This leads to bizarre logic gaps in the characters’ thought processes, not least of which is their decision to spend much of the movie not sealing themselves in a room, but roaming the countryside. I’m also thinking in particular of a scene in which a soldier addresses a crowd by, essentially, saying “the phenomenon seems to be attacking large groups of people, so let’s stick as close together as possible.” It takes Wahlberg another ten minutes, in what plays like a revelatory moment, to realize that’s not a good idea. And every rule Shyamalan creates, he breaks: the phenomenon is attacking large groups of people, but then we see instances of people killing themselves when they’re all alone.
You also get the impression that Shyamalan himself realized that shots of the wind blowing wasn’t scary enough to sustain a whole film, so he loads up the movie with unnecessary “gotcha!” moments and downright pointless plot developments. Late in the story, Wahlberg, Deschanel, and Sanchez come across a large old house owned by an old woman who lets them spend the night. She turns out to be crazy and evil, and the whole fifteen minute sequence feels like it was lifted out of a completely unrelated, and very run-of-the-mill, horror movie. It has no business being in the movie and serves only to pad the already brief 90-minute running time.
The script is just sloppy, sloppy, sloppy. Some scenes – including the opening Central Park scene and a frantic car ride with Leguizamo’s character – approach effectiveness. And there are a few great images, like a shot of dozens of construction workers walking calmly off the top of a building and plunging to their deaths. The whole conceit of people killing themselves is a neat concept, and one that seems like it could be milked for scares. But it’s not.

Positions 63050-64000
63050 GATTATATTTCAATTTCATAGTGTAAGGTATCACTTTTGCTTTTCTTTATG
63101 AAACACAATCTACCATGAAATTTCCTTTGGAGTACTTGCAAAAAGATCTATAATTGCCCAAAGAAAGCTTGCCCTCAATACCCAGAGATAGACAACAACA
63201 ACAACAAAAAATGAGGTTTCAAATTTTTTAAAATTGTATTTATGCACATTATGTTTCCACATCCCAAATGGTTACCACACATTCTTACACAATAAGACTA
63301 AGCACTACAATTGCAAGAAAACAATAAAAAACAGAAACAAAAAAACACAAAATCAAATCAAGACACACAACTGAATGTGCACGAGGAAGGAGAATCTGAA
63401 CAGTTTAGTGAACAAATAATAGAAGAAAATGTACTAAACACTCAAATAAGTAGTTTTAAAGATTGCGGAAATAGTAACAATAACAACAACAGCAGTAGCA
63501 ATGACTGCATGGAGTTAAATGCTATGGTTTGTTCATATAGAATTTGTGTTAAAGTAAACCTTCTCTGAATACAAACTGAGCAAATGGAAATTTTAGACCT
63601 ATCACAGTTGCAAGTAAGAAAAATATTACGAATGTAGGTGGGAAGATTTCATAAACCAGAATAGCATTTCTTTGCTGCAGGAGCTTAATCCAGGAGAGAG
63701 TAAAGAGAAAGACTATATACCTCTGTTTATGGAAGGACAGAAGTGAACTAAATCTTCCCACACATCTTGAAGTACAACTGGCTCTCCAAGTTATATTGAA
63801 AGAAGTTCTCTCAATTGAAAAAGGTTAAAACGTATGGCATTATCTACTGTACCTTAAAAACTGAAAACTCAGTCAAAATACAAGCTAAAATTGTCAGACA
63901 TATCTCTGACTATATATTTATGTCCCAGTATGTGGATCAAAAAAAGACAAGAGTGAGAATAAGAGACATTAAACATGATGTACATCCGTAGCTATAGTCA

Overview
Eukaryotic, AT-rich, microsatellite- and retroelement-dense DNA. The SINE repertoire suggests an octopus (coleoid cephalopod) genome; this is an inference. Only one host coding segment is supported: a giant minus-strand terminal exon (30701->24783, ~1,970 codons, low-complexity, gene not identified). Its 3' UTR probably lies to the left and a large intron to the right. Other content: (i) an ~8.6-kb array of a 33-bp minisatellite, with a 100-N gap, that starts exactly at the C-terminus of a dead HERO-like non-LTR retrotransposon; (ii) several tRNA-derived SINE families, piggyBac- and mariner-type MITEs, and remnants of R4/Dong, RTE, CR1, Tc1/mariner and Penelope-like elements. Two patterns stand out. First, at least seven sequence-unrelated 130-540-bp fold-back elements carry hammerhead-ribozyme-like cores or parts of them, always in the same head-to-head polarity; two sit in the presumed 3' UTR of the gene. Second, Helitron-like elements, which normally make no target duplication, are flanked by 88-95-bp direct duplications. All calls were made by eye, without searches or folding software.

Perhaps that’s because Shyamalan is too pre-occupied with coming up with gruesome ways for people to commit suicide. The TV ads are all touting that this is his first R-rated film, but anyone actually excited by that claim is going to feel ripped off. There’s a tiny, tiny bit of gore in this film, mostly seen in blurry, faraway shots. The rating is a joke.
Wahlberg is going to get a lot of crap for his performance; one early review online said it was mind-bogglingly bad, and reactions at the screening I went to seemed to agree. I think it’s just a case of playing an undeveloped character and not getting any help from the director. The science teacher is a whiny, earnest, and simple-minded guy, and Wahlberg plays
him straight, spending the whole movie looking hurt and befuddled. It’s not a good performance, but I think it’s simply a byproduct of the material.
Oh, and did I mention it’s a message movie? We have to take better care of our environment, apparently. At one point, the camera lingers on a sign that says “you deserve this!” Look around your theater: that’s what every audience member rolling their eyes at once looks like.
Usually Shyamalan can hide his limitations as a screenwriter behind his skill as a director. Here, that skill fails him as well, and the whole movie falls apart.
Movie Grade: C-
A family goes on the run from a natural crisis that presents a large-scale threat to humanity.